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Posted on Tue, May 4, 2010 : 4:02 a.m.

Ann Arbor firefighters organize protest in response to city's proposal to cut 20 positions

By Ryan J. Stanton


Firefighters picketed outside of the downtown fire station in protest of the city of Ann Arbor's proposal to eliminate 20 firefighters' jobs in July.

Ryan J. Stanton |

Matt Schroeder says a house fire on South State Street that killed a 22-year-old college student last month still haunts Ann Arbor firefighters.

"That fire has impacted a lot of us guys for the rest of our lives and we don't want to see that happen ever again," he said. "It impacted me to know that life is fragile and that we needed everybody on that scene."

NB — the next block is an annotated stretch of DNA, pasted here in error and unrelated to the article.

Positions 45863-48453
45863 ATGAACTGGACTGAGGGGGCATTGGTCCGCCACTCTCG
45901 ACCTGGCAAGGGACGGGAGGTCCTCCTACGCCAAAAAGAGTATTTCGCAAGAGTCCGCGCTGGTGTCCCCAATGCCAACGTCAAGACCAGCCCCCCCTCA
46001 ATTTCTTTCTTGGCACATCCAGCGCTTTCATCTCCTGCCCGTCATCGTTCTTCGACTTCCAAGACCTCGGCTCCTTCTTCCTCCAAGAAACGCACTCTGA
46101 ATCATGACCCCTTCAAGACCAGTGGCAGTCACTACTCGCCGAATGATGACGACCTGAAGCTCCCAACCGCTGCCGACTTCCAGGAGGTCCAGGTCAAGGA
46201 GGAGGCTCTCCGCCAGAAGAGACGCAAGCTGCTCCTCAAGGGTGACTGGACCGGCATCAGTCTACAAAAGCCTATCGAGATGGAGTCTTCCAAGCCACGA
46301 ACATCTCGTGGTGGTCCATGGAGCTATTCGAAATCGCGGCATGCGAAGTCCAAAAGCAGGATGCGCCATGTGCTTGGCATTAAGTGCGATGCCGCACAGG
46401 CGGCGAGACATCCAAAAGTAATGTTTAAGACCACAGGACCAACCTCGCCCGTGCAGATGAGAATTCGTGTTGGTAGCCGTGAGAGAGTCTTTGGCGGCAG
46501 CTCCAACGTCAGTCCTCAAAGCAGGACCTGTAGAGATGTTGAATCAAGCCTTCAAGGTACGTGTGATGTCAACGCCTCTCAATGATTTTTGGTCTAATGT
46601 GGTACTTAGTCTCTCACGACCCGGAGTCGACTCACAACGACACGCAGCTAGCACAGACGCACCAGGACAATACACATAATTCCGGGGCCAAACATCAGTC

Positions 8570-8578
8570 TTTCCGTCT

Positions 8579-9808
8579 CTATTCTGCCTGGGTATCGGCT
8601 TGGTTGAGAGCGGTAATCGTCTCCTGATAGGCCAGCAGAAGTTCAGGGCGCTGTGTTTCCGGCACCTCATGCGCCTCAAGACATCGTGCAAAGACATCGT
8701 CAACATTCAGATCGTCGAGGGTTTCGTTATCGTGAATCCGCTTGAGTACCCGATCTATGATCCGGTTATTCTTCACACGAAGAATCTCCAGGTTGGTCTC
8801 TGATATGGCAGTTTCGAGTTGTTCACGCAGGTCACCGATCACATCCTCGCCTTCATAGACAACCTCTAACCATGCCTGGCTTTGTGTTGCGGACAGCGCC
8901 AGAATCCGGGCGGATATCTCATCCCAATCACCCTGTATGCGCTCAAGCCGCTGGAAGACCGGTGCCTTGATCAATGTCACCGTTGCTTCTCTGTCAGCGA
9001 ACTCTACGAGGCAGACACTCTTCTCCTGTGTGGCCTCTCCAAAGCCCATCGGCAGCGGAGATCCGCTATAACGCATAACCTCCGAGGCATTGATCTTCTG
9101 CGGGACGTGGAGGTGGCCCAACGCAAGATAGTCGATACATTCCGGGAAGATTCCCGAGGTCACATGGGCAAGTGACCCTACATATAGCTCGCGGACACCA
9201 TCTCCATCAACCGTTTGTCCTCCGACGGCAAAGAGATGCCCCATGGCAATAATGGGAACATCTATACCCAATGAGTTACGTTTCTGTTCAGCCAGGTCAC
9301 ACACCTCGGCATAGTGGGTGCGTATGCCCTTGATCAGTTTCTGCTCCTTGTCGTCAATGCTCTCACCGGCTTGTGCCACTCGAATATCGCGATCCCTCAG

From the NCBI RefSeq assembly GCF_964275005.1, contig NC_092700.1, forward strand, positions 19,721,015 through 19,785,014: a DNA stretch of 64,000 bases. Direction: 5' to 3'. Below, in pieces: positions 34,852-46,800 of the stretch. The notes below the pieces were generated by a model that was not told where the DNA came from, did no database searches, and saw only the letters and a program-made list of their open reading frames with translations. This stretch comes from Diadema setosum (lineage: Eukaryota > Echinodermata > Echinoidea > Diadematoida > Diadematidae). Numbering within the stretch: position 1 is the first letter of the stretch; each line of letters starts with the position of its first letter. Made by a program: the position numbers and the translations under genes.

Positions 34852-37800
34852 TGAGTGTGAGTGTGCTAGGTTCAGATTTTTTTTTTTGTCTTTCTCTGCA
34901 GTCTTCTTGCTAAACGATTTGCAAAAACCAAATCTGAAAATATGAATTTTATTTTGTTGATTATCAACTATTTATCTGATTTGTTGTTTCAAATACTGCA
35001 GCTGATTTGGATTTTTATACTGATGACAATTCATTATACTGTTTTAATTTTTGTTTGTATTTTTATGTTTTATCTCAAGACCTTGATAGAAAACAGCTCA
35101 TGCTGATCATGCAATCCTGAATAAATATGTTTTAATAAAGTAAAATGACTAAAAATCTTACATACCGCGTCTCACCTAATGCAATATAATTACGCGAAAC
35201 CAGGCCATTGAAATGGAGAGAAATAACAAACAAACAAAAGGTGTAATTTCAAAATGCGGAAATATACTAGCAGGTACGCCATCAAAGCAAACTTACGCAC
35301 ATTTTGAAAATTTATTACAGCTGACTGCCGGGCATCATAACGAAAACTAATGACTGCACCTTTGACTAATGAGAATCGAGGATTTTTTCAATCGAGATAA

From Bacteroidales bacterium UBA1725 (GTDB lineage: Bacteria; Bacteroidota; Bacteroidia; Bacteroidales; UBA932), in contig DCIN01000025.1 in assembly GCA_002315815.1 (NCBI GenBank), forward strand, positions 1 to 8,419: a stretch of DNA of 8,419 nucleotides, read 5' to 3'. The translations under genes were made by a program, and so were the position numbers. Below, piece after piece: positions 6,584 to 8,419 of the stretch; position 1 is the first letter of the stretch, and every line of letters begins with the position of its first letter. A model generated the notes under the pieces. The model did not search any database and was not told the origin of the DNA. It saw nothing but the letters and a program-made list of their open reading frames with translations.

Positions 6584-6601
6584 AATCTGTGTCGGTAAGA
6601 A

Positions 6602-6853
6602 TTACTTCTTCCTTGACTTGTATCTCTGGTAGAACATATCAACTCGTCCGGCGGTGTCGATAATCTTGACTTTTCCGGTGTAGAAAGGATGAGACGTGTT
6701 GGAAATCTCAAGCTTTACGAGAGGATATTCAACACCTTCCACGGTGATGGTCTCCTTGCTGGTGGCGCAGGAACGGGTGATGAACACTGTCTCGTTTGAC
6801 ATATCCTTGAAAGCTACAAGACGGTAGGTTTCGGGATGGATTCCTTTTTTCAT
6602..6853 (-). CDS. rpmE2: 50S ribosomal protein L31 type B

About three dozen firefighters from Ann Arbor and other parts of the state picketed outside the downtown fire station on Monday, protesting pending layoffs in the Ann Arbor Fire Department.

The firefighters union hosted the informational picket to raise public awareness of the city's plans to potentially lay off 20 firefighters in July to help close a gap in the 2010-11 budget.

"We're out here today to try to let the citizens know what impact losing firefighters would have on the citizens and our ability to provide them with service," said Schroeder, union president. "We believe that the fire department's treated unfairly with us expected to take a 15 percent cut in our funding. And actually we're going to have a 22 percent loss in our ability to provide service."

The picket continued into Monday evening's Ann Arbor City Council meeting. Several firefighters made their way across the street to city hall to attend a public hearing on the city's 2010-11 budget where public safety was on the minds of many residents who spoke.

The council will vote on the budget on May 17, but it was announced Monday night that there may be amendments to save the jobs of police officers and firefighters.